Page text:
United reuses September 11 flight numbers 'in error'

Airline United Continental will permanently retire flight numbers 93 and 175, the designations of the United flights hijacked in the terrorist attacks of September 11, 2001, after they reappeared on a computer reservation system.

The numbers were loaded erroneously May 16 because of an oversight and were removed today, Chicago-based United Continental said.

Neither number will be used again, said the airline, which was rebuked by unions representing pilots and flight attendants over the reuse of the numbers.

"The flight numbers were inadvertently reinstated in our system," an airline spokesman, Rahsaan Johnson, said in an email.

"We have already taken steps to remove them and apologise for the error."

Numbers 93 and 175 were assigned to Continental-operated flights that were also going to carry United's booking code, said Airlineroute.net, which tracks schedule data.

United and Continental merged in October and will operate separately until regulators grant them a single certificate.

United Flight 93 crashed in a Pennsylvania field as passengers tried to retake the cockpit from hijackers who seized the Boeing 757 en route to San Francisco from Newark, New Jersey.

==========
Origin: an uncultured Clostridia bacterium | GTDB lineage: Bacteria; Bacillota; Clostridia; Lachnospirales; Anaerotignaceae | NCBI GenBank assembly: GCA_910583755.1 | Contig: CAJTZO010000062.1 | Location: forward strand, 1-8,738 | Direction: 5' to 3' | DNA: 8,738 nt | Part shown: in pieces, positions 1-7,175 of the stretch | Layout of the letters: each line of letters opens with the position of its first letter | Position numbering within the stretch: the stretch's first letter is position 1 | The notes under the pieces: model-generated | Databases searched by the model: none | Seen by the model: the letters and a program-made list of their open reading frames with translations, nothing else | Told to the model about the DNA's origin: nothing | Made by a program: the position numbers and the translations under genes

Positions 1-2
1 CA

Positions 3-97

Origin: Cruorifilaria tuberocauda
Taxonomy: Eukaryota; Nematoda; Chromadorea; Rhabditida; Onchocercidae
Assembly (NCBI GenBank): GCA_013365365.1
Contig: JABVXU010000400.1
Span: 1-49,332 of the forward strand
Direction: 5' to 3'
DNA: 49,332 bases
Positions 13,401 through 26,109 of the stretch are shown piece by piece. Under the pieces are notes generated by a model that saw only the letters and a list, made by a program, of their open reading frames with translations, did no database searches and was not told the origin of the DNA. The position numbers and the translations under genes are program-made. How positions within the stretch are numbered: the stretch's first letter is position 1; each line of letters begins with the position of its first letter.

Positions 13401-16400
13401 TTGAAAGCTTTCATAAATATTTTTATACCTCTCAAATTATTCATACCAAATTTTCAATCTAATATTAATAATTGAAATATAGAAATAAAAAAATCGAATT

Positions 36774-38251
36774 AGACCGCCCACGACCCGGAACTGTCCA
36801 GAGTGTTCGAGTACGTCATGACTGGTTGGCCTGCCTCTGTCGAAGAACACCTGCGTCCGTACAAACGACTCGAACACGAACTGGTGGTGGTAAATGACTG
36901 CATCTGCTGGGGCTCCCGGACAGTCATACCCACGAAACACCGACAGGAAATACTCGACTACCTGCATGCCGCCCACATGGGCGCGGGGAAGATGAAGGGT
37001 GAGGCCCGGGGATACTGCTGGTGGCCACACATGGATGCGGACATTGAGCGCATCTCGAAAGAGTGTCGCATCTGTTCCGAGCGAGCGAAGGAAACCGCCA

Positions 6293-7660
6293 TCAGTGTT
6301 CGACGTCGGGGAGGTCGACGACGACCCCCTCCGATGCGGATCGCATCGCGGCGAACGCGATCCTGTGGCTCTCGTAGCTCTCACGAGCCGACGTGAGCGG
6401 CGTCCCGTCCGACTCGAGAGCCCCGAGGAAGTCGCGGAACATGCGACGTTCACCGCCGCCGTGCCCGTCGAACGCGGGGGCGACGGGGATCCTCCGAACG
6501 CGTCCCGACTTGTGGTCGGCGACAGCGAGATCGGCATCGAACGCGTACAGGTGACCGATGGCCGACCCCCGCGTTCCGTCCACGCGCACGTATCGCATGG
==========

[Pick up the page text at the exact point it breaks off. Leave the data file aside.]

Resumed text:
Flight 175, a Boeing 767, was crashed into the World Trade Center's south tower on a flight to Los Angeles from Boston.


American flights

Terrorists also crashed American Airlines Flight 11 into the north tower of the World Trade Centre and Flight 77 into the Pentagon during the attacks. American's parent AMR does not use those flight numbers.

The attacks killed 25 flight attendants and 10 other airline employees on the four planes, the Association of Flight Attendants said.

"We will never forget the heroic actions of our friends and colleagues or the pain of their loss," Greg Davidowitch, president of the AFA unit at United, said in a statement.

United's chapter of the Air Line Pilots Association said the planned reuse of the flight numbers showed "insensitivity and unconscionable disrespect".

"The thought of anyone among management at United Airlines to even consider reinstating these two sacred flight numbers - on the heels of Osama bin Laden's death - demonstrates a severe disconnect from right and wrong," Captain Wendy Morse, the ALPA chapter chairman, said.

Almost 3000 people died in the attacks orchestrated by bin Laden, who was killed this month by US special forces who raided his hide-out in Abbottabad, Pakistan.